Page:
By Alex Pack
Alaska ranks in the top five for having business friendly taxes. The Tax Foundation’s 2021 State Business Tax Climate Index ranked states based on the economic impact that their respective business taxes have on private enterprise. Alaska scored third best in the overall category, behind only Wyoming and South Dakota, respectively.
The Tax Foundation has five individual categories: corporate taxes, individual taxes, sales taxes, property taxes, and unemployment insurance taxes. Scores on a 1-10 scale are made based on a state’s tax burden in relation to other states. States that do not have a system of taxation in one of the categories are automatically given a score of 10 in that category, the highest possible score.
However, when the overall ranking is given, the five categories are not equal. Their weights are as follows: individual income tax leads at 30.5%, sales tax follows at 24.4%, then corporate tax at 20.8%, property tax at 14.8%, and finally unemployment insurance tax at 9.4%. The aggregated score from these categories is compared to the average scores of all fifty states. Larger differences between states are more likely to impact business decisions. For instance, a one percent difference between states might not lead to a company moving its headquarters and factories but a ten percent difference makes a move more likely.
As the Tax Foundation explains, its yearly Index is put together “to show how well states structure their tax systems” as a way to “provide a road map for improvement.” An in-depth description of how the Index is constructed can be found in our post on it in 2020. Although Alaska’s current ranking did not shift from last year’s ranking, a deeper examination of the box score shows places where Alaska can certainly improve.
As the table above shows, Alaska’s third-place ranking is secured by a high score in the sales tax category and a perfect score in the income tax category. This is amplified by the weight given to the individual tax within the overall rankings system. As mentioned in the Index itself, “The absence of a major tax is a common factor among many of the top 10 states,” and Alaska has neither a statewide sales tax nor a statewide income tax, leading to a high score in these areas. When it comes to corporate and property taxes, however, Alaska goes from a state leading in tax freedom to a middling state because these taxes impact small businesses and business growth the most. Alaska’s dismal rank in the unemployment insurance tax category is unsurprising but reveals a vital tax policy area that needs to be examined.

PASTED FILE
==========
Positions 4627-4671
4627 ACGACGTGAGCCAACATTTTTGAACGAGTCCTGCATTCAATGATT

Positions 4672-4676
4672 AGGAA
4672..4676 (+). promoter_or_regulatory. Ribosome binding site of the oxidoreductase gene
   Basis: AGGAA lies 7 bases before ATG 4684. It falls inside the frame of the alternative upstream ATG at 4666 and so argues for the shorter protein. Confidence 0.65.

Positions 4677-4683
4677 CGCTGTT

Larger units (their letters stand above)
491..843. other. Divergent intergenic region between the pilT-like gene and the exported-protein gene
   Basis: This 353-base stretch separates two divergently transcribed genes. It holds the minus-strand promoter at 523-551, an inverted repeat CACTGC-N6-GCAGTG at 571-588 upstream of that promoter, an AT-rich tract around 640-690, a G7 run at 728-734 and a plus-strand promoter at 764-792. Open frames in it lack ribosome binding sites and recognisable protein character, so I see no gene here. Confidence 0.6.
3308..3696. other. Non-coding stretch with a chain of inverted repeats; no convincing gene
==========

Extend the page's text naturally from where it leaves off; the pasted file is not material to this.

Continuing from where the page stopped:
Alaska’s tax ranking, and therefore the economic freedom of its citizens, is buoyed by one pivotal tax policy—a state income tax. The Tax Foundation’s Index clearly shows that Alaska’s lack of a state income tax is one of, if not the, driving factor behind Alaska’s high ranking. Although there is plenty of sound offensive policy to improve corporate, sales, property, and unemployment insurance taxes, the best way to protect the economic freedom treasured by Alaskans is through a defensive policy—opposing state income tax.
The Tax Foundation is a nonprofit think tank located in Washington, DC, where its economists study federal, state, local, and international tax policy. The 2021 State Business Tax Climate Index is authored by Jared Walczak, the Tax Foundation’s Vice President of State Projects and Janelle Cammenga, a Policy Analyst.